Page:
In that time I managed to visit and ride nearly all of the 15 Korean ski resorts marked on my map, more resorts than many of my Korean mates had seen in their own country. The oldest ski resort in Korea is Yongpyong, which was opened in 1975 and is still one of the biggest and best. The relatively new recreational snow sports industry in Korea is reflected in the resorts and infrastructure. That's to say, the facilities are world class, from ticketing, to lifts and gondolas and state of the art snow making equipment to keep the runs in top condition. Korea has transported its obsession for technology, KPop and crazy neon lights to the slopes. The ski resorts are like a combination of high-tech amusement parks and vibrant outdoor nightclubs on snow. Phoenix Park Ski Resort has a giant 20-metre electronic snow dome that lets you post a picture. You look up to see digital snow falling over your giant face rotating above you. Most resorts provide huge screens blasting KPop videos or stages with live acts or Idol contests. Nearly all resorts in Korea are around-the-clock operations, closing only for a small window in the early morning to allow the groomers up to slopes to repair the damage. A night snowboarding session at minus 20 degrees Celsius is equivalent to a night on the town. You finish boarding at midnight and back up with a visit to a bar or at your apartment doing soju (Korean rice wine) shots and eating until you fall over. The entire experience in uniquely Korean!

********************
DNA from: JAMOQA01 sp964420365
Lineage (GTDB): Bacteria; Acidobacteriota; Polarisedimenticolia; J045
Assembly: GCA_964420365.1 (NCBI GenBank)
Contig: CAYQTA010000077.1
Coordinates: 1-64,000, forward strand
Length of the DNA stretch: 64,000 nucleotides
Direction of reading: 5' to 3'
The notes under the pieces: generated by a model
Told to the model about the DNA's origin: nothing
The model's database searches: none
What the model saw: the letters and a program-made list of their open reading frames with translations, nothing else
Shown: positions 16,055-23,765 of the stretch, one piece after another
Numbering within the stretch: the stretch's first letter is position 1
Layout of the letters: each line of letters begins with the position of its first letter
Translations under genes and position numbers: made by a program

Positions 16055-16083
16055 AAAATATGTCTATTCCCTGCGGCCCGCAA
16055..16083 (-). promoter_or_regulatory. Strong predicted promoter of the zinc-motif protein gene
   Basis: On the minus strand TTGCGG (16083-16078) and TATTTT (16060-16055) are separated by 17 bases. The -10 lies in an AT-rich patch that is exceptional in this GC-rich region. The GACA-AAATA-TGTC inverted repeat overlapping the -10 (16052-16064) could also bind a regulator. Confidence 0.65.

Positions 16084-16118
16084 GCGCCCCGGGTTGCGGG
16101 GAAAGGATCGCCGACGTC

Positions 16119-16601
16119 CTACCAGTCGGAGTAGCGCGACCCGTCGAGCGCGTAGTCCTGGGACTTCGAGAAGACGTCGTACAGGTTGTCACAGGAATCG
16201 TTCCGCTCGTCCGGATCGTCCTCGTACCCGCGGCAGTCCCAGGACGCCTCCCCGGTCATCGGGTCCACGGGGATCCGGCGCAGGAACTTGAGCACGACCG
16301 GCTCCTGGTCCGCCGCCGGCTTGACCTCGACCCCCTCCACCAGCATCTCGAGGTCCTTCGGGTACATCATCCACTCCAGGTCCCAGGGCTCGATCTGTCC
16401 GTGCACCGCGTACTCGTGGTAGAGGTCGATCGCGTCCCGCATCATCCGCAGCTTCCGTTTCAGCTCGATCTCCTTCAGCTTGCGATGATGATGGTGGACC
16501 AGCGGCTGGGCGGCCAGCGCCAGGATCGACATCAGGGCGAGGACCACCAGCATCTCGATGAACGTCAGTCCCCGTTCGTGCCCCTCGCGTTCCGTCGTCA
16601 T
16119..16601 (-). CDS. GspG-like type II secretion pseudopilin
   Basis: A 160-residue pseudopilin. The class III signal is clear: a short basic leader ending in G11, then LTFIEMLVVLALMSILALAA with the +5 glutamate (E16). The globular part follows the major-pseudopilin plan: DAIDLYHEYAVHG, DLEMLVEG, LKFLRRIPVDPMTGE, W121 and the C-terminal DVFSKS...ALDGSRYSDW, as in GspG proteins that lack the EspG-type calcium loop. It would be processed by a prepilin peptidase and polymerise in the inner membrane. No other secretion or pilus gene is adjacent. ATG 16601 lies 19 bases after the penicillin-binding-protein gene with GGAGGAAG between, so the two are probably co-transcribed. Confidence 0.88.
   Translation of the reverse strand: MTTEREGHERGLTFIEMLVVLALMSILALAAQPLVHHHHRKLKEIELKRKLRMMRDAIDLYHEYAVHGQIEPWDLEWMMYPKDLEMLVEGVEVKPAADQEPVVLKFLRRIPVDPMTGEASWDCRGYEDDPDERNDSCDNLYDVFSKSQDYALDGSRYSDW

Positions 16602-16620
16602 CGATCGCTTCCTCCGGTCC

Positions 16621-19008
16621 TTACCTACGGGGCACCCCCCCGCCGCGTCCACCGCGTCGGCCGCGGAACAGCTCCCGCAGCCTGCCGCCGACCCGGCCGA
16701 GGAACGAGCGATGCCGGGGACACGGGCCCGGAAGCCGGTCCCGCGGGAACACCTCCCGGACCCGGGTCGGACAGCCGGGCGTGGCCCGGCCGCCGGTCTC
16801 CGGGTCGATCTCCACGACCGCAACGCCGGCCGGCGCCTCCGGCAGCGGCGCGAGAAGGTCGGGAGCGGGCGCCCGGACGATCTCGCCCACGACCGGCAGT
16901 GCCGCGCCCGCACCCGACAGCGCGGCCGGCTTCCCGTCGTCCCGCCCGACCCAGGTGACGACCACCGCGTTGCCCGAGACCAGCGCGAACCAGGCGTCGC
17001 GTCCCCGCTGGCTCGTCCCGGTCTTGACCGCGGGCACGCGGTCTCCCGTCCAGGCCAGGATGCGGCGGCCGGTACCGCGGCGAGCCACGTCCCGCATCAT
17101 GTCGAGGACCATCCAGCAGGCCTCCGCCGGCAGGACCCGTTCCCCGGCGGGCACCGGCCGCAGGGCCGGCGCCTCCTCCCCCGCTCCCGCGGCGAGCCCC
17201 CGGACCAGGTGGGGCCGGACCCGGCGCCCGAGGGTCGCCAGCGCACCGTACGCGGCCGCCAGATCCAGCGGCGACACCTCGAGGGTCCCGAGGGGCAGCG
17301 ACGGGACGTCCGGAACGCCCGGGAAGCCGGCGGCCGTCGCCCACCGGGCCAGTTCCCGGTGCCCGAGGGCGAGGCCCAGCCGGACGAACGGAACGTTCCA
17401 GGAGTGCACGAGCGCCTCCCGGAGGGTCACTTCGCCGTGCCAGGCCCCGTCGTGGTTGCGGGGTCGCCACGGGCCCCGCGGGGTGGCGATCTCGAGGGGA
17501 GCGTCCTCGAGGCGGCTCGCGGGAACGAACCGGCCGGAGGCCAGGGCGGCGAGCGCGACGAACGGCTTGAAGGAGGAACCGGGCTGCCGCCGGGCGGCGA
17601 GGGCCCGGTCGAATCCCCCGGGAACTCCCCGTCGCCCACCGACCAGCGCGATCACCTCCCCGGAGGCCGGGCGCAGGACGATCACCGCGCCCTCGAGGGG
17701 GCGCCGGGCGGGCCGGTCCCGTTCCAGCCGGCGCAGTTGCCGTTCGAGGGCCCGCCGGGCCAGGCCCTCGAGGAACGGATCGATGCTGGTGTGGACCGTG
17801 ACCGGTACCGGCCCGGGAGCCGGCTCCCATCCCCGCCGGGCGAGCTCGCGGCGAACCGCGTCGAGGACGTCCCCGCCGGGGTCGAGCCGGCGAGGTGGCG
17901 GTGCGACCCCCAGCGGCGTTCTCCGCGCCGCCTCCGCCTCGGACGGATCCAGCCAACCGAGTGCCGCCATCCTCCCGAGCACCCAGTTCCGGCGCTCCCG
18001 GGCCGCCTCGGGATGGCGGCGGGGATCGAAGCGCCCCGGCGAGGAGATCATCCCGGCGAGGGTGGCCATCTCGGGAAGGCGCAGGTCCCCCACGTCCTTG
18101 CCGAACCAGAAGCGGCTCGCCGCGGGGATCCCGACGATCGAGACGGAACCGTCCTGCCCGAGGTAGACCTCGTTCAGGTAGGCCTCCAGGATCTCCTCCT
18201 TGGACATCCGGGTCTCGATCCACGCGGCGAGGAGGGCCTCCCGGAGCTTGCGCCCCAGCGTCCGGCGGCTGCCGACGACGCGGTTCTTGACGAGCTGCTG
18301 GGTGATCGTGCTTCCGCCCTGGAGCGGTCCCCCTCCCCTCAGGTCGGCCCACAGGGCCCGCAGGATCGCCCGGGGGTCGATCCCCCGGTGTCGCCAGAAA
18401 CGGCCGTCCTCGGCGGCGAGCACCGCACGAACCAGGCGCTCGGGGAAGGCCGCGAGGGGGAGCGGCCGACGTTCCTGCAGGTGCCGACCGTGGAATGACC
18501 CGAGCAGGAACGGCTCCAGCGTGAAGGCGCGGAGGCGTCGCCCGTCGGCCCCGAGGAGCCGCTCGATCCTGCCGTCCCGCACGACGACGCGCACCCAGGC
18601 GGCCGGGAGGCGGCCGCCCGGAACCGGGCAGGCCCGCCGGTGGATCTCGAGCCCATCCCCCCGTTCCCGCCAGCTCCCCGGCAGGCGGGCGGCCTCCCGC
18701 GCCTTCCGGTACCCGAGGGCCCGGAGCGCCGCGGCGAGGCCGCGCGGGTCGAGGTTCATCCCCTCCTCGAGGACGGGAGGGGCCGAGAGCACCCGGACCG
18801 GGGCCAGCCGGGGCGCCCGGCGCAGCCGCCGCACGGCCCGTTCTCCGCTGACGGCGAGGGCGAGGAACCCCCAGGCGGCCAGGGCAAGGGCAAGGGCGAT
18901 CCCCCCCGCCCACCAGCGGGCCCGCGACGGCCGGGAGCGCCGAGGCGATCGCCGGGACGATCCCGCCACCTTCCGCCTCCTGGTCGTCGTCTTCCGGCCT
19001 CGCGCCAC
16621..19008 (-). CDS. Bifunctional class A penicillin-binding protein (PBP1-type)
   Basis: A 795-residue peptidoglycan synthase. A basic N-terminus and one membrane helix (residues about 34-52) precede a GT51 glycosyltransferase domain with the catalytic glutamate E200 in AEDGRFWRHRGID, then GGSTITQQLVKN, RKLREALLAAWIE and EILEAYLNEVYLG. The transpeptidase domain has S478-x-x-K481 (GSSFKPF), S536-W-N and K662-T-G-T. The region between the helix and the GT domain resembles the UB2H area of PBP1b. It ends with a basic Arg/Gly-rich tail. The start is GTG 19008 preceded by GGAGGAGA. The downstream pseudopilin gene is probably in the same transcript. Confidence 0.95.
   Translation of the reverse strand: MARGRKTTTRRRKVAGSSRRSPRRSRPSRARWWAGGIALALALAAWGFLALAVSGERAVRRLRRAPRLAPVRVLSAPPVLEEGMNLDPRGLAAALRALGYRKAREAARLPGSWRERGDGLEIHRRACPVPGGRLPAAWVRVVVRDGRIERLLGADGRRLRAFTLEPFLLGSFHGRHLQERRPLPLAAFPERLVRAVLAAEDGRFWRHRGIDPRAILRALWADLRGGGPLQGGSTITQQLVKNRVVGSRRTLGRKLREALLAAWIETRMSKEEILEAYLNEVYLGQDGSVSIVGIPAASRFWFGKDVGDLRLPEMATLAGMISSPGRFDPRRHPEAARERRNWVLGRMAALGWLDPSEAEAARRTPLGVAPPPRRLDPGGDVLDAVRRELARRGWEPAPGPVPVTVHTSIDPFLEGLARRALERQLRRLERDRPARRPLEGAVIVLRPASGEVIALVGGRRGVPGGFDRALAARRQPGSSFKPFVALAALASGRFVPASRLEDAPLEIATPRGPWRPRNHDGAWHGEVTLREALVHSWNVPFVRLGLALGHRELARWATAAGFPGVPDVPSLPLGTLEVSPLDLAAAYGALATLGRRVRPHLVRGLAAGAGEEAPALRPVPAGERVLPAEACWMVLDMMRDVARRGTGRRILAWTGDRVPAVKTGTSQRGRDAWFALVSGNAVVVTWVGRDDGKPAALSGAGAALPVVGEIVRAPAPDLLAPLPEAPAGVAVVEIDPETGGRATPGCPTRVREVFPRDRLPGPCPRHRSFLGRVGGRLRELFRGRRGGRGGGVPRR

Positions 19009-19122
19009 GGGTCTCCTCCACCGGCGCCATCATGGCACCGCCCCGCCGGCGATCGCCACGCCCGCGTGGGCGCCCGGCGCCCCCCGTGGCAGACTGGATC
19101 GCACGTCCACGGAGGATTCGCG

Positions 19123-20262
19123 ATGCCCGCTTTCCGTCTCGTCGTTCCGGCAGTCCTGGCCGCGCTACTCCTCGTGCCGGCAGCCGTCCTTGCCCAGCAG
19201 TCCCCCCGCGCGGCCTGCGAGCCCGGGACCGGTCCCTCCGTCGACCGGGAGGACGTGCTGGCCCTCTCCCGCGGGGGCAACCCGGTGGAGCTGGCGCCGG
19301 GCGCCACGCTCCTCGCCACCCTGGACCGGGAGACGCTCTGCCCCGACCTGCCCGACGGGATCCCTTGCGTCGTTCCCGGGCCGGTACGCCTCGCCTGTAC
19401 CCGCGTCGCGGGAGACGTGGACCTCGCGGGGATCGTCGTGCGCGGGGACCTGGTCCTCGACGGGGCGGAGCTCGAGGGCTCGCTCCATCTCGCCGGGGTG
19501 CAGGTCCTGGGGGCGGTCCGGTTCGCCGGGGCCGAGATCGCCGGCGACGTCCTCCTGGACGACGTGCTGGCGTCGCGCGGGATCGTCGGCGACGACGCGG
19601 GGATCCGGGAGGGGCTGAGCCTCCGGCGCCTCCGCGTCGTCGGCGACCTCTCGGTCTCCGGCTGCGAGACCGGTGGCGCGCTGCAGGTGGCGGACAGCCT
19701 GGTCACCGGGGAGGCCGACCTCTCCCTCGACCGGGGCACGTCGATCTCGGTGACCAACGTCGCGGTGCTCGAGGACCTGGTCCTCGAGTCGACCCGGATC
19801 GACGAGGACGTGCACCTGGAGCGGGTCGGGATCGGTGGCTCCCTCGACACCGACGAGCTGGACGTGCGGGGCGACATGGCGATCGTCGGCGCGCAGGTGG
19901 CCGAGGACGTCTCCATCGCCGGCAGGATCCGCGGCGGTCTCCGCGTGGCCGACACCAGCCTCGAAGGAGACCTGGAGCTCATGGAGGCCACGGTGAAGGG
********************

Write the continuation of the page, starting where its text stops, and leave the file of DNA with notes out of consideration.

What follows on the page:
Korea has 3 distinct ski resort areas catering for all levels and experience. If you're in Seoul and looking for a day on the mountain, you can't go past Bear Town Resort, Konjiam Ski Resort and Elysian Gangchon Ski Resort. All are either a 45-minute drive or train ride from down-town Seoul. Great facilities open well into the early hours of the morning enticing locals up the mountain after a day at the office.